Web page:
Gay soldiers soldiers have been warned by one legal group not to answer a Pentagon survey on lifting the military’s ban on out troops.
The Servicemembers’ Legal Defence Network (SLDN) said some soldiers could accidentally expose their sexual orientations by answering questions because the Defence Department has not granted them immunity.
The law in question allows gay men and lesbians to serve in the military as long as they keep their sexuality secret. Those who come out, or are outed, face dismissal. It is currently subject to a year-long review after President Barack Obama pledged to repeal it.
Around 400,000 soldiers have been emailed the survey, which asks for opinions on repealing the law and what impact troops think it will have.
The Pentagon says all data is confidential and the survey is being carried out by a third-party contractor who will strip all identifying details from responses.
A Pentagon spokeswoman pointed out what the survey does not actually ask whether respondents are gay, although it will ask about their experiences serving alongside gay troops.
An SDLN statement said: “At this time SLDN cannot recommend that lesbian, gay, or bisexual service members participate in any survey being administered by the Department of Defence, the Pentagon Working Group, or any third-party contractors.”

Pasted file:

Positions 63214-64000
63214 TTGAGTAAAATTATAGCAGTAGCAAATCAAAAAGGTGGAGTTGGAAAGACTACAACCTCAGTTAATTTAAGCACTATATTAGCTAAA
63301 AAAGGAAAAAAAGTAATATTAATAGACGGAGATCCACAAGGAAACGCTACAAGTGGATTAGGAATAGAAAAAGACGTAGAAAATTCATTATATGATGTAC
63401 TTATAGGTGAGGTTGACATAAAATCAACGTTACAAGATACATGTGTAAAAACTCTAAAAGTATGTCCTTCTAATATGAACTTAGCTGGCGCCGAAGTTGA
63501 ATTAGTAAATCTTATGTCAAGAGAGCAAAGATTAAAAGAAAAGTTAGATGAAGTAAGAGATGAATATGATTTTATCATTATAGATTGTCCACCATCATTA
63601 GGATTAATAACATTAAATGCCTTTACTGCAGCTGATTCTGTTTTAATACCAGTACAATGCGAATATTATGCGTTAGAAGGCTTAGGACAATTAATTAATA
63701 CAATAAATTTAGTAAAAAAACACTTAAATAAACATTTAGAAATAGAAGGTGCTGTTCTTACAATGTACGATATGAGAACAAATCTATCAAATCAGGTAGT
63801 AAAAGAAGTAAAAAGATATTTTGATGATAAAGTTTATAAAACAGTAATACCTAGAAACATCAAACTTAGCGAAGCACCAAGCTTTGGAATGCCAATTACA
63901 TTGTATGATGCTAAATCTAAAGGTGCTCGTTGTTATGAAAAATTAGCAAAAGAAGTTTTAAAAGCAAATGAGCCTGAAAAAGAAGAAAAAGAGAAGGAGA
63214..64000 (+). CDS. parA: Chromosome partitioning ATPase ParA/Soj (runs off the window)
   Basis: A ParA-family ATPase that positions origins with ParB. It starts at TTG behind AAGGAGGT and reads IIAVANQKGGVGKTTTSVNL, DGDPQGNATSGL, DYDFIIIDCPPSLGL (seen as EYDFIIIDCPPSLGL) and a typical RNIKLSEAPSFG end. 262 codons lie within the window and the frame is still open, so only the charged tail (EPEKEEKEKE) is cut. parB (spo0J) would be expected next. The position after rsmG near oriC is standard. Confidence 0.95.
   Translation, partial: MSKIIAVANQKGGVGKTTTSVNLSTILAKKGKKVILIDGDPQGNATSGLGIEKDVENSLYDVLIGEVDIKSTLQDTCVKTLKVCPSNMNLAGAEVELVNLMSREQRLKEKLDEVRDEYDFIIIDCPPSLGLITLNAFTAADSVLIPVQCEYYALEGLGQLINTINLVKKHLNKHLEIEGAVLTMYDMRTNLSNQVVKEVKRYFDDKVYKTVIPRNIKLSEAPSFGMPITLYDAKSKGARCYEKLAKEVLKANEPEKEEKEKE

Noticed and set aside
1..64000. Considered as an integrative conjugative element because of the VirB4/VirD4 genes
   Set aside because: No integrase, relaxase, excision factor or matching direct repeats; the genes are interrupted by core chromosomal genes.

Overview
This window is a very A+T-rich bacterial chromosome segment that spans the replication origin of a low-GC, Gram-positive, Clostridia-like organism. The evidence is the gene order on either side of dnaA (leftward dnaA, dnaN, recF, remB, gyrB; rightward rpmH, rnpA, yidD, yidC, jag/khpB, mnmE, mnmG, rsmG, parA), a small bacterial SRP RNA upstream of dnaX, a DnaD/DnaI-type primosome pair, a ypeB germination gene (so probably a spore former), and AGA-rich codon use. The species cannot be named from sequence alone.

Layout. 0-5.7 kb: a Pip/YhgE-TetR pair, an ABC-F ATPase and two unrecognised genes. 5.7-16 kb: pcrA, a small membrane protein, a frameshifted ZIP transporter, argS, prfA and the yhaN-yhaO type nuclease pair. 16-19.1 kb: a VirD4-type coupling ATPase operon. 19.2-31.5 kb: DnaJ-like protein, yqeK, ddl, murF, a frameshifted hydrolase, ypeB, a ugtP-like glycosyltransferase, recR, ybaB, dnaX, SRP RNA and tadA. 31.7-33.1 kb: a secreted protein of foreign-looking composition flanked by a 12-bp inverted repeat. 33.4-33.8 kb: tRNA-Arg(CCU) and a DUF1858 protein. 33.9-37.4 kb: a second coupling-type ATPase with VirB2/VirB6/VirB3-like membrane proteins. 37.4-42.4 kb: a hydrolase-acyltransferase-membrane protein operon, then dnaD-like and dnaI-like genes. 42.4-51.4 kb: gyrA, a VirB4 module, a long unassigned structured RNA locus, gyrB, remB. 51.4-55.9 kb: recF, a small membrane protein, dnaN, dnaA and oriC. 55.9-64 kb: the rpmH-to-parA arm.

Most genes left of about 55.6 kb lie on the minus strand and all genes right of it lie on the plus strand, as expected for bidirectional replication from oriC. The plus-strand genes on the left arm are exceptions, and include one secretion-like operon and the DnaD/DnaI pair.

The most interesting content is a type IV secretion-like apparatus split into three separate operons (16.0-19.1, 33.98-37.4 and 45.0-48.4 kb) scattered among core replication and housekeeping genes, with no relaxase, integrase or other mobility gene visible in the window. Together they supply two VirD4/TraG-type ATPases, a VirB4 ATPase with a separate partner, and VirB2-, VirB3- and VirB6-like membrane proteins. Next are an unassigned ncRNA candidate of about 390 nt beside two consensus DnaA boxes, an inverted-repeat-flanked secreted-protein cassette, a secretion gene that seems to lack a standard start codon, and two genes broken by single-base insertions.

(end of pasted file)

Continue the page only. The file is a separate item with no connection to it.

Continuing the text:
However, the Palm Centre, a research unit which has studied the ban, welcomed the research, although it said support for ending the ban was unlikely.
Director Aaron Belkin said: “This survey is part of the agreed-to process of dismantling ‘don’t ask, don’t tell.’ Because servicemembers are just now being educated about the ramifications of ending the policy, we anticipate that the survey results will not be supportive of repeal.
“That said, we welcome the results and value the feedback of all the troops. We will pay close attention to this process.”